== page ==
It is a truth universally acknowledged, that hardly anyone sets out to be a financial journalist, most fall into it. However, every so often, a journalist is rewarded with an interview which confirms how fortunate the ‘fall’ actually was. This was exactly the case when thewealthnet spoke to Mick Dillon, portfolio manager of Brown Advisory’s Global Leaders Fund.
In a short hour and ten minutes Mr Dillon broke the mould of a formulaic fund profile interview by putting a human face on figures and facts, engaging the whole room with sports analogies and personal stories, whilst never steering far away from his great passion – the strategy itself.
Mr Dillon and co-portfolio manager Bertie Thomson invest in companies “that are global leaders, as demonstrated by their persistent high relative return on invested capital (ROIC)”.
“We believe that high returns on capital typically can be attributable to, among other things, a strong competitive position and defensible barriers to entry”. Messrs Dillon and Thomson use a “research-intensive approach to building a concentrated, truly global, portfolio of typically under 40 companies.
Recently, the $191 million strategy marked its three year anniversary, returning 11.3 percent, net of fees, annualised since inception, beating its benchmark (Russell Global Large-Cap Net Index) by 4.4 percent per annum. More recently, the fund delivered a 20 percent one year return.
So how do they do it? The strict four-step set of criteria the team adheres to in order to uncover investable opportunities sounds rigorous enough. They begin with franchise quality, where the team must see a superior customer outcome for every investment, and they look for sustainable businesses "with multiple economic moats and competitive advantages". In the second step, management quality, Messrs Dillon and Thomson look for attributes of "high quality management teams". An outcome is that teams with long-term track records tend to be favoured, with over half of the portfolio companies being run by the original founders or their family at the helm.
Step three is quantitative measures, a key flag post is 20+ percent ROIC, or a visible pathway to 20 percent. Finally, the team looks at investability (valuation), which is where many potential investments fail. The team estimates future cashflows by considering, amongst other things: FCF growth, ROIC and competitive advantage period.
“This is about finding absolute value –not relative valuation. Thus the fun bit, the treasure hunt for stocks begins.”
This process has worked over the years, combined with the passion for detail Mr Dillon and the rest of the team have. “We obsess over the customers. We really believe in the primacy of the customer, they have to come back. Good businesses always serve the customer, best businesses do it in a unique way.”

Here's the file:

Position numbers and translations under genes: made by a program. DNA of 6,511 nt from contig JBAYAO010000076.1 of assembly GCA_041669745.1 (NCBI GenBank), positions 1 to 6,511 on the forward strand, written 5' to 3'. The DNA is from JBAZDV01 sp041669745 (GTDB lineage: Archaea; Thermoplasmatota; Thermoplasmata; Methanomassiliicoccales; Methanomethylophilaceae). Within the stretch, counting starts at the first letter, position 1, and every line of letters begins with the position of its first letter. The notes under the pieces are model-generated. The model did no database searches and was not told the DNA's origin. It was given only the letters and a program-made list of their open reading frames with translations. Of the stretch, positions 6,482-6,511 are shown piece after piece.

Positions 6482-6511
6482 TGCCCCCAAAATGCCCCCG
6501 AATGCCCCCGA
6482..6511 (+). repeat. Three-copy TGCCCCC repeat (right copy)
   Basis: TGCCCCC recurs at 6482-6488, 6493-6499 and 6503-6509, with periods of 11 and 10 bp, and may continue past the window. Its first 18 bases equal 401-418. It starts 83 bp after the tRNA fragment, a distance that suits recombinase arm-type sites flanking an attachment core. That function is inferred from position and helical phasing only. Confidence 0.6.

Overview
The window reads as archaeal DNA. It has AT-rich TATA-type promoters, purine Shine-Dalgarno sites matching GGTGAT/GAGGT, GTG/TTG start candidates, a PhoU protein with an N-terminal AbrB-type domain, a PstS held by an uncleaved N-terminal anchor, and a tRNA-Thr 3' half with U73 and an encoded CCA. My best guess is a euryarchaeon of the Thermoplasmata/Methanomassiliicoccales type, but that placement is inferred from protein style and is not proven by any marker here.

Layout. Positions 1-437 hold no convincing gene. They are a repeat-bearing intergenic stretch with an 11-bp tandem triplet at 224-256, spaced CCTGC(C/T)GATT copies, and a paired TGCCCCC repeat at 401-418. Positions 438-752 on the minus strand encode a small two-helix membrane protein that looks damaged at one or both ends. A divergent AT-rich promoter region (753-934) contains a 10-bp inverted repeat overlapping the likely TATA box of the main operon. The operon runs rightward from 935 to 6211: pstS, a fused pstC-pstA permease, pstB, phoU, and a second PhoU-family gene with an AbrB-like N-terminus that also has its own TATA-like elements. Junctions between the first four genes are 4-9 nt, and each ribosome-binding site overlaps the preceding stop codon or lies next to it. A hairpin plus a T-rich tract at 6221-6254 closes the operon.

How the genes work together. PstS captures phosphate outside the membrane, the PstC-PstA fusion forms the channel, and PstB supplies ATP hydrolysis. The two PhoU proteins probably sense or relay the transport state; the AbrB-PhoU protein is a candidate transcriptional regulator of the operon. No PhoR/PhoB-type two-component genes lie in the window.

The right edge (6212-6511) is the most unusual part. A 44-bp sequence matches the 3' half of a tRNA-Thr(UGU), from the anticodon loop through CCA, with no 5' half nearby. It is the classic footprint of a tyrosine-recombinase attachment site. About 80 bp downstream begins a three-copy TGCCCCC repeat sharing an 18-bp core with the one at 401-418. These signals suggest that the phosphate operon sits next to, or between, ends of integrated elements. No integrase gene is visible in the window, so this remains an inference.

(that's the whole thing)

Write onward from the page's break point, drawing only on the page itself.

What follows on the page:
Here Mr Dillon also stressed the point about the fallacy of shareholder mentality. “Shareholders are actually the last in the chain, they get residual money. Whatever shareholders want, it comes from customers first.”
Mr Dillon and his team are also particularly impassioned about a point which sets the fund apart from similarly constructed strategies - their primary research team. This team interviews customers as part of the investment process, be it surgeons using a heart valve manufactured by Edwards Lifesciences Corporation, which is in the fund’s top ten equity holdings; or engineers who install aircraft equipment.
Another discussion point, which ends up almost overshadowing the others, is the learning culture and open mindedness throughout the firm, and in this team in particular. It helps that everyone has some equity in the firm, which “fosters collaboration”.
“It is an enormous learning environment, and we get to leverage resources in a very powerful way. Members of our team are from all over the world, and they have lived and worked all over the world too; so we have different perspectives from each one of them,” said Mr Dillon.
As part of the learning and developing process, Brown Advisory shares the psychological profiling of the portfolio managers with the analysts in an attempt to help communication with each other. They also employ an independent third party ‘coach’ to analyse every single investment decision made by the portfolio managers. At first this sounds like something out of the hit drama “Billions” about New York high finance, but explained by Mr Dillon, it starts to make rational sense.
“It’s the same as having a sports coach. The coach has a different perspective, they see what you can’t see in the heat of the moment. Same as sport, investment is a team game. It’s about probability and team work. Outside analysis and psychological exercises help our process remain disciplined, rigorous, repeatable and robust. We continuously re-test, and we adapt to new ways. Old investments are constantly reviewed too. It’s very different at Brown Advisory. We are all talking, all contributing, all evolving. Everyone is valued.”
Delivering strong performance is not just about stock selection, it is also about capital allocation. “The successful combination of these two aspects of portfolio management is what drives positive absolute and relative returns.”
As Mr Dillon put it – “we have some very strict rules, but these rules give us the freedom to act, as the probability for outperformance is in our favour.”
Brown Advisory is a private, independent investment and strategic advisory firm managing over $65 billion in client assets.